Search for MNGIE cases in Italy

Italian ‘‘extra-ERR’’ resident patients fulfilling the inclusion criteria and examined in the aforementioned units were tested. Moreover, we contacted all genetic centers in Italy enquiring about MNGIE cases still alive as of 30/11/2014.


Among the 71 units involved, only 5 neurology, 4 gas-troenterology, and 1 pediatric neurology centers recruited candidates for TP activity screening. No candidates were identified by EBS/psychiatry units. A total of 30 patients were tested, i.e. 19, 8, and 3, referred by neurologists, gastroenterologists, and pediatric neurologists, respectively.

ERR study

During the study period, 14 ERR resident cases of sus-pected MNGIE were included (Table1). All patients had TP activity levels within normal range (332–1580 nmol/ h mg; normal value [252).

Table 1 Inclusion criteria/clinical features of 14 ‘‘ERR patients’’ screened for MNGIE: 14 subjects (7 M ? 7 F), mean age 40.8 ± 11.5 years (range 22–55), mean BMI 18.1 ± 3.1 kg/m2

(range 16–24) n (%) Gastrointestinal (1 or more)a Malnutrition Weight loss 14 (100 %) Cachexia 3 (21 %)

Severe gastrointestinal dysfunction

Early satiety 13 (93 %) Postprandial distension 12 (86 %) Abdominal cramps 11 (79 %) Abdominal borborygmi 10 (71 %) Sub-occlusive episodes 9 (64 %) Nausea 8 (57 %) Gut surgery 7 (50 %) Vomiting 5 (36 %)

Suspected anorexia nervosa 0 (0 %) Neurologicalb Neuropathy 7 (50 %) Opthalmopharesis 5 (36 %) Ptosis 2 (14 %) Deafness 2 (14 %) a Mandatory b Optional 1150 Neurol Sci (2016) 37:1149–1151



Extra-ERR study

Sixteen extra-ERR resident patients were tested and one of these with low TP activity level (4 nmol/h mg) was eventually confirmed to have MNGIE by genetic test. Notably, this patient was misdiagnosed as an IBD and managed for 3 years with immunosuppressive agents.

As of 30/11/2014 there were nine established cases of MNGIE recorded in Genetic Centers in Italy, a Country with 59,464,644 inhabitants (2011 census). Thus, the Ital-ian prevalence of MNGIE is *0.15/1,000,000 as a gross estimation.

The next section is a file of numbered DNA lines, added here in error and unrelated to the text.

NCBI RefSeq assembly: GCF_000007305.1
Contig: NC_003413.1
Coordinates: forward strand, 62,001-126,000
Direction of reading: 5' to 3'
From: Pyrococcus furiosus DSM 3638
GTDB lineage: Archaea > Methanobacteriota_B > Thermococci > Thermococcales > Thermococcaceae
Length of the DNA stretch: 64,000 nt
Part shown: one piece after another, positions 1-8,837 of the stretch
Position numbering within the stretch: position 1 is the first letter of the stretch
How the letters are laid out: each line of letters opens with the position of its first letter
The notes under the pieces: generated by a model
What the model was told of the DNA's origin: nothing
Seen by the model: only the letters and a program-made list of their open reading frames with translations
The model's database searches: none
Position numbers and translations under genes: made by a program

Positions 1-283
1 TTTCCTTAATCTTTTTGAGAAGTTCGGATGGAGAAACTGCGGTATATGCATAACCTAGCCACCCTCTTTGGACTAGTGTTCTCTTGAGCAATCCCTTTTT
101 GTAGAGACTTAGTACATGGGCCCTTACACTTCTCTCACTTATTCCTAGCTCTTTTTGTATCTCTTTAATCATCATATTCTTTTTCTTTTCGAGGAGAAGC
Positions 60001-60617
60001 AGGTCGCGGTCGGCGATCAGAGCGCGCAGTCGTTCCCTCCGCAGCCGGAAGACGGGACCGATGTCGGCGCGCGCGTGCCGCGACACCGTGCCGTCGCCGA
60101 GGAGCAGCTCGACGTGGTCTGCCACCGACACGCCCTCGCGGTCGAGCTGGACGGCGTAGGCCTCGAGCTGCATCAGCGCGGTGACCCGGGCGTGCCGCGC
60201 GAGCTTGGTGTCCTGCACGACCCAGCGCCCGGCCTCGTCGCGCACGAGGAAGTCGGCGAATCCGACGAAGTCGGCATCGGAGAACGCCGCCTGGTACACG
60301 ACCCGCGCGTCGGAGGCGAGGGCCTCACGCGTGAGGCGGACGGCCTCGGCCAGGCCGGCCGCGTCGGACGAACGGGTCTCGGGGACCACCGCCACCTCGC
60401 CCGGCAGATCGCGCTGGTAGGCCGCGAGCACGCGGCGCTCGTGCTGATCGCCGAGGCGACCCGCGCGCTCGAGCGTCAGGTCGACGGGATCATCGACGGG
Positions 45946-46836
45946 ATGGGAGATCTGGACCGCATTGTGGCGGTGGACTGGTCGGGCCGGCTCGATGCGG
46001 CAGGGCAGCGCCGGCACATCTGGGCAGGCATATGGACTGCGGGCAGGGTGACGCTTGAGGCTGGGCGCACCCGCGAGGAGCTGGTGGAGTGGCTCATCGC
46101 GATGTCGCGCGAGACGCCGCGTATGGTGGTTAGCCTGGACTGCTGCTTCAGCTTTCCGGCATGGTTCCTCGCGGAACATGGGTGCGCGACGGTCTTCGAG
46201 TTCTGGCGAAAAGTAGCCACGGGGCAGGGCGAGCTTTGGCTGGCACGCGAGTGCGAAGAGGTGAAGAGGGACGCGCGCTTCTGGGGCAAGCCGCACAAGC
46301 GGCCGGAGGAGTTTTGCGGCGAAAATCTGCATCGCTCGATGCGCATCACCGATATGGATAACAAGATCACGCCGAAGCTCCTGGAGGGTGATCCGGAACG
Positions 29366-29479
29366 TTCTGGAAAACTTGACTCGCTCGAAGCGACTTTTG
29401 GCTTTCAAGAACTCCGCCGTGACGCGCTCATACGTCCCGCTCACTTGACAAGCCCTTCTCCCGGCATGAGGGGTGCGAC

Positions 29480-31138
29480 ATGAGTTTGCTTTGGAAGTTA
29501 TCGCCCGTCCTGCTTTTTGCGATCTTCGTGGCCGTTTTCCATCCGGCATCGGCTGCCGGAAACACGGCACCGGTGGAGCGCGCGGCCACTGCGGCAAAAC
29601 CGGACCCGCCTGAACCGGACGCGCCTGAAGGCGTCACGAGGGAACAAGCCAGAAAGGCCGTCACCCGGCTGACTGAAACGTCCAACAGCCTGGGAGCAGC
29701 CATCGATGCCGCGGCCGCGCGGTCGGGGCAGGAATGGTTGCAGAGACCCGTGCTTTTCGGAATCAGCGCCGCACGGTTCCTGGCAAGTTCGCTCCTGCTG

Despite an accurate and dedicated network, based on individual periodical contacts with different specialists, we could not identify any case of MNGIE in the ERR, a finding reflecting the rarity of such condition and, possibly, the difficulty to diagnose it. Therefore we cannot rule out the possibility that some patients with MNGIE has not been conveniently recognized in the ERR network despite our efforts. In this line, the number of patients screened was considerably lower than expected on the basis of the anorexia nervosa prevalence (0.3 and 0.03 % for females and males, respectively, aged 15–24, accounting for 606 estimated patients in the ERR) [6], a known misdiagnosis of MNGIE. The reason why no candidates were screened from the EBS/psychiatric units of ERR remains unknown and may reflect a lower level of awareness of these spe-cialists about MNGIE. This is a crucial issue since the misdiagnosis of patients with MNGIE may lead to a sig-nificant delay of possible currently available therapeutic solutions, i.e. AHSCT [4] or, more recently, liver trans-plantation [7, 8] aimed to restore permanently TP. The extra-ERR MNGIE patient, identified during this study, was successfully treated for the first time with liver trans-plantation. His clinical conditions and biochemical data are satisfactory at 8 months of follow-up [8].